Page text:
Leak Detection Sonar Deployed in the US Gulf

March 5, 2019

Sonardyne’s Sentry IMS in the US Gulf of Mexico (Photo: Sonardyne)
Sonardyne’s Sentry IMS in the US Gulf of Mexico (Photo: Sonardyne)

A sonar monitoring system will help a major US oil company to reinforce its deepwater offshore asset integrity assurance in the US Gulf of Mexico.

The system, a wide-area Sentry Integrity Monitoring Sonar (IMS) developed and delivered by subsea engineering specialist Sonardyne International, has been deployed on the seafloor at more than 2,000 meters water depth. 

The ROV-deployable Sentry IMS,  which features a titanium housing and can be installed short-term or permanently, is able to detect, classify and localize subsea releases of hydrocarbons from either the seafloor or oil and gas field production infrastructure, its developer said.

In this latest deployment, Sentry is being deployed under a six-month trial that will demonstrate its ability to provide real-time subsea asset monitoring. The Sentry sonar head, which is mounted on a seafloor lander, is connected into an existing power and communication umbilical to a floating production facility. During operation, inbuilt intelligence using algorithms developed by Sonardyne continuously assess the sonar data gathered by Sentry and generate near real-time automatic alerts of any hydrocarbon seeps detected in the water column.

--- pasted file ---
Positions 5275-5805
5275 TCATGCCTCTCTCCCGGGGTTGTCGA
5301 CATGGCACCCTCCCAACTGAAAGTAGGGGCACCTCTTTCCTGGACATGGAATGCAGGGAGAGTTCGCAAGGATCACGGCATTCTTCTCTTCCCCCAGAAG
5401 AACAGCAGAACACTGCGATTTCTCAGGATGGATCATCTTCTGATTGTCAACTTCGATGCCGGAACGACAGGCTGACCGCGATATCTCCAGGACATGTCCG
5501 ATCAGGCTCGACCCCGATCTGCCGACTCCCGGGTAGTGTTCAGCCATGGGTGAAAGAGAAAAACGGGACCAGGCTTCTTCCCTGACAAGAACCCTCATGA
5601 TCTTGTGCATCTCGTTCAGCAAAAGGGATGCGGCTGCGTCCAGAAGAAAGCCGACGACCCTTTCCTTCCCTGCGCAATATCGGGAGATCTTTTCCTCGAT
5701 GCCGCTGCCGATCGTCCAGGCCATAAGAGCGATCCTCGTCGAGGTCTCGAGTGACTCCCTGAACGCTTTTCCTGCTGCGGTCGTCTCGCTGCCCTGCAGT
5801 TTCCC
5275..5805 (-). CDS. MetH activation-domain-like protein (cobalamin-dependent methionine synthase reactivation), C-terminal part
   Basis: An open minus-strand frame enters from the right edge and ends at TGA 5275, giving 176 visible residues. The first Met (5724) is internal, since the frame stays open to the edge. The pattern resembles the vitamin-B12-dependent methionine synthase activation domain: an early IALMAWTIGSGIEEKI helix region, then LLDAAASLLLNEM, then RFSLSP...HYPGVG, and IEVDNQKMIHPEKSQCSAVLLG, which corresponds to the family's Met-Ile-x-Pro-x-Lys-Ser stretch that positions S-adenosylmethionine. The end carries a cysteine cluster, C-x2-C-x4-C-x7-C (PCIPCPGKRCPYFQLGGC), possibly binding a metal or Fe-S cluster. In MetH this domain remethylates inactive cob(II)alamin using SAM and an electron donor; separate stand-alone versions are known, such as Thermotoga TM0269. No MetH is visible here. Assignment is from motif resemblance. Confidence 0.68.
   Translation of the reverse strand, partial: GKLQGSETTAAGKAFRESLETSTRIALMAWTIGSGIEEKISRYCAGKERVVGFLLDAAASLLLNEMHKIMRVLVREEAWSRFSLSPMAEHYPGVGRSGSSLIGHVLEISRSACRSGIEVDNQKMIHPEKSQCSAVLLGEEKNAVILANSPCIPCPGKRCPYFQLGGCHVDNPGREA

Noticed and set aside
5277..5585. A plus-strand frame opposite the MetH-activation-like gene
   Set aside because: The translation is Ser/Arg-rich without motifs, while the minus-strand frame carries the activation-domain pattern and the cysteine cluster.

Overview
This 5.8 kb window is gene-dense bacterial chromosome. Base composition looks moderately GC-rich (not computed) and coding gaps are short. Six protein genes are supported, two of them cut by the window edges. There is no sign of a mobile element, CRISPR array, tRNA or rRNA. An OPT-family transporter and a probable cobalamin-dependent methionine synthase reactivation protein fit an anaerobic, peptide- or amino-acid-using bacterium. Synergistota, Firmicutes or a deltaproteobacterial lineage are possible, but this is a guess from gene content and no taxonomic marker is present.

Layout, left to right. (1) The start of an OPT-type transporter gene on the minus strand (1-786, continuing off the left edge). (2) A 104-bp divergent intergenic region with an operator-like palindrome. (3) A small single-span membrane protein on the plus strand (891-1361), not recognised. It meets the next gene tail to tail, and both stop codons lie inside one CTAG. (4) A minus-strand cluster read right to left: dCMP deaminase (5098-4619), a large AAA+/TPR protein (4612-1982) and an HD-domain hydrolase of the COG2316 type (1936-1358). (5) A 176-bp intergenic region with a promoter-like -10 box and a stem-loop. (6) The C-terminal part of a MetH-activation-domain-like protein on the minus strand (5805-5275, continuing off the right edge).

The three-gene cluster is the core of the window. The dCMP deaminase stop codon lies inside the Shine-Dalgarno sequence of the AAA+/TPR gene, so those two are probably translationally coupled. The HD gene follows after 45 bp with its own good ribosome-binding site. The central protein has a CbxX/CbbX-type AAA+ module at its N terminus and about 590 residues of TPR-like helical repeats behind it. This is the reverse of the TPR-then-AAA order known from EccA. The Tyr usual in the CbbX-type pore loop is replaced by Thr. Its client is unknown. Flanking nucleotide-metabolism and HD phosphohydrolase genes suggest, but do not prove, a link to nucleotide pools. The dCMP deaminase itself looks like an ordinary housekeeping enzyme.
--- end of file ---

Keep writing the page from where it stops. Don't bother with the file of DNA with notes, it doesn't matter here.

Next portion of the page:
As part of the trial deployment, simulations of an oil plume in the water were created, using nitrile-fiber strands, proving fast and accurate detection and classification of the equivalent release of 100 barrels/day of oil out to 244 meters, a distance only constrained by the trial environment. This was achieved within seconds of the simulated leak occurring. Sentry’s capability, however, covers 100 barrels/day mono-phase oil leaks at distances of up to 740 meters. For mono-phase gas leaks, the system is capable of detecting down to just 1 barrel/day at 500 meters or 100 barrels/day (as measured at depth) at 1,000 meters.

According to Sonardyne, the system's ability to accurately localize leaks is unique to the Sentry system

This latest deployment follows battery-powered deployments of the Sentry system by other major international and independent operators, in the US Gulf of Mexico and offshore Papua New Guinea. Sentry has also been used in the UK, where it demonstrated its ability to detect carbon dioxide leaks from the seafloor as part of an offshore carbon capture and storage (CCS) demonstration project.

Stephen Auld, Global Business Manager for Asset Integrity Monitoring at Sonardyne, said, “For deep water, hard to access fields, robust field management philosophies are essential for operators to assure the ongoing integrity of their systems. Having access to reliable near real-time warning systems that are able to identify and locate sources of leak events, should they happen, is a significant benefit to both the environment and offshore exploration and production companies.”



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